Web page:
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Am J Physiol Renal Physiol. 2014 Feb 15;306(4):F401-9. doi: 10.1152/ajprenal.00454.2013. Epub 2013 Dec 11.

Susceptibility of podocytes to palmitic acid is regulated by fatty acid oxidation and inversely depends on acetyl-CoA carboxylases 1 and 2.

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Dept. of Biomedicine, Molecular Nephrology, Rm. 303, Univ. Hospital Basel, Hebelstrasse 20, 4031 Basel, Switzerland.


Type 2 diabetes is characterized by dyslipidemia with elevated free fatty acids (FFAs). Loss of podocytes is a hallmark of diabetic nephropathy, and podocytes are susceptible to saturated FFAs, which induce endoplasmic reticulum (ER) stress and podocyte death. Genome-wide association studies indicate that expression of acetyl-CoA carboxylase (ACC) 2, a key enzyme of fatty acid oxidation (FAO), is associated with proteinuria in type 2 diabetes. Here, we show that stimulation of FAO by aminoimidazole-4-carboxamide-1β-D-ribofuranoside (AICAR) or by adiponectin, activators of the low-energy sensor AMP-activated protein kinase (AMPK), protects from palmitic acid-induced podocyte death. Conversely, inhibition of carnitine palmitoyltransferase (CPT-1), the rate-limiting enzyme of FAO and downstream target of AMPK, augments palmitic acid toxicity and impedes the protective AICAR effect. Etomoxir blocked the AICAR-induced FAO measured with tritium-labeled palmitic acid. The beneficial effect of AICAR was associated with a reduction of ER stress, and it was markedly reduced in ACC-1/-2 double-silenced podocytes. In conclusion, the stimulation of FAO by modulating the AMPK-ACC-CPT-1 pathway may be part of a protective mechanism against saturated FFAs that drive podocyte death. Further studies are needed to investigate the potentially novel therapeutic implications of these findings.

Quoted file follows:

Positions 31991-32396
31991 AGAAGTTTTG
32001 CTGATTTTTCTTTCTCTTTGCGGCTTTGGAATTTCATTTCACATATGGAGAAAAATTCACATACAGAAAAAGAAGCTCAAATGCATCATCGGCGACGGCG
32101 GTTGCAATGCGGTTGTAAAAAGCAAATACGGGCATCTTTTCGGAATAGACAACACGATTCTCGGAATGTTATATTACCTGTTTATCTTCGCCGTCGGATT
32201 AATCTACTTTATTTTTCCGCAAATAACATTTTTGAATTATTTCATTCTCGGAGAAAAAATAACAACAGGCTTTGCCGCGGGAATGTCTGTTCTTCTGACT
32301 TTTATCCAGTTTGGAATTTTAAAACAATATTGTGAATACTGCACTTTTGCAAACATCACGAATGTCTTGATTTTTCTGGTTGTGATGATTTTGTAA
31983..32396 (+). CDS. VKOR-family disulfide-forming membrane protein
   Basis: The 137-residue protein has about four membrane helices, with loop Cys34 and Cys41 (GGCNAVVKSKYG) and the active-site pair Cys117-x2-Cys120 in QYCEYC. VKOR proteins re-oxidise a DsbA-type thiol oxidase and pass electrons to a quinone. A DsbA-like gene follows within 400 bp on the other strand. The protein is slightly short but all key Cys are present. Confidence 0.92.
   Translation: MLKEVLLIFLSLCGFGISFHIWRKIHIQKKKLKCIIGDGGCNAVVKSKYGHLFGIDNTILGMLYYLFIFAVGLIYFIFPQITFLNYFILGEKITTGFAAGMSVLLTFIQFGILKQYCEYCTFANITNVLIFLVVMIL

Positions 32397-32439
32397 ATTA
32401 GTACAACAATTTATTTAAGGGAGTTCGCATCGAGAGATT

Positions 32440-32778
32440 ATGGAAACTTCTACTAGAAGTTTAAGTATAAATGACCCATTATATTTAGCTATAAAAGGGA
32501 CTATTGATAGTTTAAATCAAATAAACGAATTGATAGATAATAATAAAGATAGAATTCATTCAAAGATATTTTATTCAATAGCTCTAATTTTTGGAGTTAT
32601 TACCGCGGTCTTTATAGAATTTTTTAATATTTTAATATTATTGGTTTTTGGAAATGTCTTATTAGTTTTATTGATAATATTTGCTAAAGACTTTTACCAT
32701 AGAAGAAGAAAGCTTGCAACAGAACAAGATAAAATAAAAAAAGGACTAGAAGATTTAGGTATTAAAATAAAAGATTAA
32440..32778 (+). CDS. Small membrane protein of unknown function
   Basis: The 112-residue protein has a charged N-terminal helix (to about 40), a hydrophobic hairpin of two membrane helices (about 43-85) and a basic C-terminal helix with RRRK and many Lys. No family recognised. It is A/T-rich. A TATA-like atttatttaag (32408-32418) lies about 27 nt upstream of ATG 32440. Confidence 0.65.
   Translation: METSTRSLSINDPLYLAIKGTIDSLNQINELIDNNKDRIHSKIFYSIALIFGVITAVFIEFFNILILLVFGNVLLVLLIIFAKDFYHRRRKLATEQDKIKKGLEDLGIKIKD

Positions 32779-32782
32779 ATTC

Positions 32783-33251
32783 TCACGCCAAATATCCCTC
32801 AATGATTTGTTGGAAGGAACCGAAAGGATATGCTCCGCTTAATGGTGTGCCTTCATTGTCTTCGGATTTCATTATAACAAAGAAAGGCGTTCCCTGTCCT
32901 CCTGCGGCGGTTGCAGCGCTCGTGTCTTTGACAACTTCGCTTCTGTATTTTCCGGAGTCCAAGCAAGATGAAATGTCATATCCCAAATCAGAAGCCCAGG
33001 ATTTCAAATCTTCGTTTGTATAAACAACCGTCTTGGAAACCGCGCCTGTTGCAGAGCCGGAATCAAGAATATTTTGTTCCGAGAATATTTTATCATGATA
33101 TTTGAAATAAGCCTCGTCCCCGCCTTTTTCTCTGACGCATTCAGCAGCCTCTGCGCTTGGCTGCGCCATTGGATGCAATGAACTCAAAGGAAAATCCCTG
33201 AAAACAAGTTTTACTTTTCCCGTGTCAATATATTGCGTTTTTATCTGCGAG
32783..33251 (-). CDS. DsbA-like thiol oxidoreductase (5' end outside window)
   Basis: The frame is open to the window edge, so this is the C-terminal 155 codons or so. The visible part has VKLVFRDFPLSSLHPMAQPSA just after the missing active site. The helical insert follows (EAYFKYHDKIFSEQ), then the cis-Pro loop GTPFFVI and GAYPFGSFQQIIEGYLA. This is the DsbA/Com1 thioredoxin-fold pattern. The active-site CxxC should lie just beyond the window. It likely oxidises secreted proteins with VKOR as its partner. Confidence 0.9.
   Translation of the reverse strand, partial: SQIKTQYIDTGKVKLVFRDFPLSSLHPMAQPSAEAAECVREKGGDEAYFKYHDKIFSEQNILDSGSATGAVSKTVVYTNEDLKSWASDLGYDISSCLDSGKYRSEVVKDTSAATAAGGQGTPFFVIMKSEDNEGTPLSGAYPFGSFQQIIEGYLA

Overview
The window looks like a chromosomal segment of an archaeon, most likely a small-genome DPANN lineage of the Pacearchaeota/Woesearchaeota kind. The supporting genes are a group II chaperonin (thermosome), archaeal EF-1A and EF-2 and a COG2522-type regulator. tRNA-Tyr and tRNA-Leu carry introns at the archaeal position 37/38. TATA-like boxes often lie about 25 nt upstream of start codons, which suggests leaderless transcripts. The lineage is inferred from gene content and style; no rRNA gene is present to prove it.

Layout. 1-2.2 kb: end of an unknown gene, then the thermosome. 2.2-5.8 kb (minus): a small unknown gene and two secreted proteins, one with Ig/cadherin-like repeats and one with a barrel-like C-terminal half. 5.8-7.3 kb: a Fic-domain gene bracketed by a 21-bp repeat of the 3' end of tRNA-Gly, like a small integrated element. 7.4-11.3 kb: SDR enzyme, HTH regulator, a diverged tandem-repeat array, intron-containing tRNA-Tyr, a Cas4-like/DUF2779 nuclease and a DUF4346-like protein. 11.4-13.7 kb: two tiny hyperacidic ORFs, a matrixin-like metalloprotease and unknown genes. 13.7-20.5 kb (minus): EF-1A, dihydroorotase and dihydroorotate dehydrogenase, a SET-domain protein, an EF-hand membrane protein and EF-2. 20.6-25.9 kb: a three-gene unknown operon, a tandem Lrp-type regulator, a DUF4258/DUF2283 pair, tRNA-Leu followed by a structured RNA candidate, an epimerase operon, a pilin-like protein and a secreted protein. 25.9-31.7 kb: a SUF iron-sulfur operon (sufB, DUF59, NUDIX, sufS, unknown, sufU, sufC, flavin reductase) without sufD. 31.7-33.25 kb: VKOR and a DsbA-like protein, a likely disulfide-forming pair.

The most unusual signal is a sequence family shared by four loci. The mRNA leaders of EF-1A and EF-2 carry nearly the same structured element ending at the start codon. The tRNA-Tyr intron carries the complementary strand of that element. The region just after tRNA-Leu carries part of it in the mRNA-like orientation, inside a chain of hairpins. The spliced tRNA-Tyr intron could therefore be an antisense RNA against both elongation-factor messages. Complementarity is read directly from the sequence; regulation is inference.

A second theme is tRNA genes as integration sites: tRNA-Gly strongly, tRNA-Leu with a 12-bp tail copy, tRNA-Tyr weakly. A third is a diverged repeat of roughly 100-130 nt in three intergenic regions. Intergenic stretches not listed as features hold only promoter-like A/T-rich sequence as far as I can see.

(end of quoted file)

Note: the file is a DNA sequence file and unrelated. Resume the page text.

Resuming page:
AMPK; apoptosis; diabetic nephropathy; palmitic acid; β-oxidation

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